UNF Adaptive Toy Project moving forward with more funding

Danae Leake

The UNF Adaptive Toy Project cruises forward with more federal funding to continue the project that creates toys that help children learn more about their world.

The National Institutes of Health awarded a grant of more than $85,000 to the team of professors in the engineering and clinical and applied movement sciences departments at the University of North Florida.

Dr. Juan Aceros and students with one of the adaptive toys cars. (Courtesy of Joanna Norris)
Dr. Juan Aceros and students with one of the adaptive toys cars. Photo courtesy of Joanna Norris

The project started in 2014 after a few students returned from internships and noticed that some children in the Jacksonville community didn’t have access to affordable and adaptive toys.  

“The idea for the project came from some of our physical therapy graduate students working in the field who recognized that young children with disabilities needed more opportunities for play during the critical years of cognitive development,” said physical therapy assistant Professor Dr. Mary Lundy in a press release.

The funding will aid the project to continue building toys for these children. Over the next five years, Drs. Juan Aceros and Mary Lundy will receive funding of $85,326 for their GoBabyGo adaptive toy initiative.

Already, the team of professors and students have completed their second year of the project and have provided toys for children. Just last year, engineering and physical therapy students banded together to design toy cars for children with developmental disabilities.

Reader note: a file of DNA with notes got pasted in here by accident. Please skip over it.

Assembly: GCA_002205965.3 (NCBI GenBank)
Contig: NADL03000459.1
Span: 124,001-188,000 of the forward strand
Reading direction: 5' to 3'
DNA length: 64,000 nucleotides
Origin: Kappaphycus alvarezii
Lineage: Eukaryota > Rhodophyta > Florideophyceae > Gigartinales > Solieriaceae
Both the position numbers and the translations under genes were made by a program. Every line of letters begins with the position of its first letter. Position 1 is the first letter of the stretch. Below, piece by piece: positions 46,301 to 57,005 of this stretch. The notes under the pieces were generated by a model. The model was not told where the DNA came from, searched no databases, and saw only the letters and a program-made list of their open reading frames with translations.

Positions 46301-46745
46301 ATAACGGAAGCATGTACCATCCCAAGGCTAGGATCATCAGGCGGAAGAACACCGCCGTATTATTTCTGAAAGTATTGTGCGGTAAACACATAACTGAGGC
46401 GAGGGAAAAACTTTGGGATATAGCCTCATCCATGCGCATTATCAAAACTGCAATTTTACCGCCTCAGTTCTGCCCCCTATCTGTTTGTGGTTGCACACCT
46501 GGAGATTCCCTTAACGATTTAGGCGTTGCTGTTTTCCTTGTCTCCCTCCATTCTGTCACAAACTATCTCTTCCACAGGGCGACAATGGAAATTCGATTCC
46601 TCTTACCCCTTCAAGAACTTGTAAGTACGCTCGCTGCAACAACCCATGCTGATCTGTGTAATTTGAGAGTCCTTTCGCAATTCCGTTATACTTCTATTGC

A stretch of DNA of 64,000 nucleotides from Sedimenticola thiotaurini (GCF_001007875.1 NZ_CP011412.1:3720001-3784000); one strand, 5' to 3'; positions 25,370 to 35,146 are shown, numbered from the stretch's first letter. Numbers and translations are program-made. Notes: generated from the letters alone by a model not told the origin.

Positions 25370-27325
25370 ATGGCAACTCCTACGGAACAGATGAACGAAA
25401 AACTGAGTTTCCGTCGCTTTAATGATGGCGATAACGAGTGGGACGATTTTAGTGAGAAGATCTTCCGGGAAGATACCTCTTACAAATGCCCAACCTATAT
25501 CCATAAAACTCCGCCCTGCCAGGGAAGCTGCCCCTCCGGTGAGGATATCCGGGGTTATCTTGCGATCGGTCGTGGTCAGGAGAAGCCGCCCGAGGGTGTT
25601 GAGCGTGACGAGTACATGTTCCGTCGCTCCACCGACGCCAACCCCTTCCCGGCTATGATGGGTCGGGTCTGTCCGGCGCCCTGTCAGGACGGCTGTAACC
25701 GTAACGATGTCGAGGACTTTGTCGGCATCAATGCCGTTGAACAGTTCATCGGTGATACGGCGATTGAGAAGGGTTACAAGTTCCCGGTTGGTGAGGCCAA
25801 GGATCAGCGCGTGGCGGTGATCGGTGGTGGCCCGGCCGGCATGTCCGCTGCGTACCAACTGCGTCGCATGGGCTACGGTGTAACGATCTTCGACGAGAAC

Student shows Maddex, a five-year-old with cerebral palsy, how to use the joystick in order to drive the car. (Courtesy of Joanna Norris)
Student shows Maddex, a five-year-old with cerebral palsy, how to use the joystick in order to drive the car. Photo courtesy of Joanna Norris

During that semester, engineering and physical therapy students constructed toys cars for children that were altered and adjusted to the child’s disabilities. They created a fiery red car for Maddex, a 5-year-old boy with cerebral palsy and visual impairment. Maddex’s has limited movement is in his left hand, so students  added a joystick on one side so he could easily drive the miniture vehicle.

Dr. Juan Aceros, engineering assistant professor and cofounder of the project, commented that there is a huge demand for the toys.  These toys, like Maddex’s cherry red car, are loaned to children in Northeast Florida who will keep the toys until they outgrow outgrow them. The students work with therapists from local health care organizations, such as Brooks Rehabilitation, Wolfson’s Children’s Hospital and Duval County Public Schools to get the toys to children who can benefit from them.

A significant bonus for students is the increased appreciation working with other students of multiple disciplines as they collaborate with each other to fulfill a need on the community.

“It’s a win-win for everyone involved,” said Aceros. “While the children get a toy that will benefit them, the hands-on learning experience is valuable to both the engineering and physical therapy students.”

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